28 But I say unto you, that whosoever looketh on a woman, to lust after her, hath committed adultery already in his heart.
29 Behold, I give unto you a commandment, that ye suffer none of these things to enter into your heart;
30 For it is better that ye should deny yourselves of these things, wherein ye will take up your cross, than that ye should be cast into hell.(3 Nephi 12:28-30)
The part of this scripture that is most memorable is that looking to lust is accompanied by the mental act of committing adultery. In this day and age, probably the main sin we probably associate with looking is pornography. But the warning is about adultery, which is a sin associated with another person one knows and probably commonly associates with.
There’s another part which is just as important but which is not so well noticed—the instruction to “suffer none of these things to enter into your heart.” What are “these things”? I think it could be two different things. In one way, it could mean the lustful desires. But it could also be a reference to the interactions that led to the lustful desires rising in the first place.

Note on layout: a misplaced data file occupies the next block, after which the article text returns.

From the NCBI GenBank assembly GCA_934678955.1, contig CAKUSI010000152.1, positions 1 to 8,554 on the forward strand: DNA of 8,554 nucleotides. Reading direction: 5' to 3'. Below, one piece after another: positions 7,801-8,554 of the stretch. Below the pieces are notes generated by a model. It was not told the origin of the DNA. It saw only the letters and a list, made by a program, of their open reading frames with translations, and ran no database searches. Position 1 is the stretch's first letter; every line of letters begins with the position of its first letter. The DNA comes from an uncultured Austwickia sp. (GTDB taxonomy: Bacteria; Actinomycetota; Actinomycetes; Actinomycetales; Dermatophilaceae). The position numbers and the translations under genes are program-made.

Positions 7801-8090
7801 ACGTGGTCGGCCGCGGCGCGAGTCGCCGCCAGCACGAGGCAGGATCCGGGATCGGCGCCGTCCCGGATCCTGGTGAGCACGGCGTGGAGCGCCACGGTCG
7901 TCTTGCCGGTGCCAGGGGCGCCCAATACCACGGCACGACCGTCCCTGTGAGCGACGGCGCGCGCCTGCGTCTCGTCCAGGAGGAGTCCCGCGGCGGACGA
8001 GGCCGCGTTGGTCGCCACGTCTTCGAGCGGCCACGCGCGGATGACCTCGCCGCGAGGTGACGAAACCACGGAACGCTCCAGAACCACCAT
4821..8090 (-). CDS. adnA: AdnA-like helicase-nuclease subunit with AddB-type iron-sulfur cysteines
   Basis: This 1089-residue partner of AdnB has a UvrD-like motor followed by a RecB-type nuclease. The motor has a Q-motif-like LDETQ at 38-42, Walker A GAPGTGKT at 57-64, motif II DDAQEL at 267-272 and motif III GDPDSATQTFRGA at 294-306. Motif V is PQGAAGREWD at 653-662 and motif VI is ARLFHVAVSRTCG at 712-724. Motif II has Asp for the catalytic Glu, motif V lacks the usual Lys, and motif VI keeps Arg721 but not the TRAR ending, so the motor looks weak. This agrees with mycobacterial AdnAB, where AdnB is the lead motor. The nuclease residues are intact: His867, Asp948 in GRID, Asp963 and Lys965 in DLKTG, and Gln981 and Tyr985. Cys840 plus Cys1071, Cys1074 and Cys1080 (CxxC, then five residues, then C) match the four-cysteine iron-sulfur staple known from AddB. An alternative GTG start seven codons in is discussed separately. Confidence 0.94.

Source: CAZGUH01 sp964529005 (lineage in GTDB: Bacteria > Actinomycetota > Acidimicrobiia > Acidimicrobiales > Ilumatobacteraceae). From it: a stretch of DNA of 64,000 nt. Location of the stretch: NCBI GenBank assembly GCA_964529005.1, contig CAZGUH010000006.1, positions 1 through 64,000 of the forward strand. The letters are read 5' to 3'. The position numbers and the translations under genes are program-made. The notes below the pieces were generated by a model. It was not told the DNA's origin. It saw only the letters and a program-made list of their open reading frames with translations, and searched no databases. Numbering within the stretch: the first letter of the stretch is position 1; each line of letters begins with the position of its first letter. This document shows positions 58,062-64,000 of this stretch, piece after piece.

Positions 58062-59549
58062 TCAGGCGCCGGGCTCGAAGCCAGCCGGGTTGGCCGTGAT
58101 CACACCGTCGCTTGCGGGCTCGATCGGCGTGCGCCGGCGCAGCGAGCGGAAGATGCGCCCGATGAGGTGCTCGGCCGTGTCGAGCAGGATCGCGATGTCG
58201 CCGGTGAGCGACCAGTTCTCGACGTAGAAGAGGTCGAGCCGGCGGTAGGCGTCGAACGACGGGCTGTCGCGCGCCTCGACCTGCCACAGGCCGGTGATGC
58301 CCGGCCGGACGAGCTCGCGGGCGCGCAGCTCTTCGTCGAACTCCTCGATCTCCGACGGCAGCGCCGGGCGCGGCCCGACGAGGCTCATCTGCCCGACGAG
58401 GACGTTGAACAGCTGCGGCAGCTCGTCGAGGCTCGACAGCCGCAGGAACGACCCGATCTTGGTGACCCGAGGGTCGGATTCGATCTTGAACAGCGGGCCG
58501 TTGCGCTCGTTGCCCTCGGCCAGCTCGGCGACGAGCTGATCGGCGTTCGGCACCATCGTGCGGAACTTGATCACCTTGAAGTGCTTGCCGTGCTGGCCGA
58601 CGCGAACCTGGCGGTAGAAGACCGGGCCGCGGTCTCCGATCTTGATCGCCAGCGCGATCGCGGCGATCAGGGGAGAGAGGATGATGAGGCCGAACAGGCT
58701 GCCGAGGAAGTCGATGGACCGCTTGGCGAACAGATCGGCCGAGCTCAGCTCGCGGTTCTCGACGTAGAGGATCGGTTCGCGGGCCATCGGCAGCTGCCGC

Those who are visually oriented maybe attracted one way, but others may be attracted by a small and simple acts of consideration over time. If a person doesn’t guard their heart, they can build up an affection rivaling their marriage. Ego gets involved and feels fed in a new way. This is why Christ gives further instructions to deny oneself “these things” and take up the cross. One must deny oneself thoughts and ruminations about the other person.
Taking up the cross is a good way to express how one must deny oneself thoughts of the forbidden one. Taking up the cross is a burden one carries hour by hour. It will be the last thing a person wants to do, so comparing it with the prospect of bodily torture is apt. The forbidden thoughts will seem too sweet, too delightful, and putting them out of mind will seem too hard, but it must be done, or else a person will wallow in a sea of lust.
When Christ says it is better to deny self of these things than be cast into hell, that hell He speaks of is not just after mortality. It is also in mortality. In fact, “hell” is His name for that sea of lust one may have unwittingly become immersed in. This might seem contradictory; lust is so alluring to those in it. But in the unflinching light of truth, “hell” is a good name for a state in which a person wants something very badly but can never lawfully have it, worlds-without-end-Amen.
How does Christ know this? To me it implies that in these things as in all others, He had faced the same temptations, was tempted to the very extremity, and He overcame it. He who is called the epitome of love was Himself tempted with the counterfeit. He accepted worship and devotion without using it as an occasion to gratify any appetite or lust.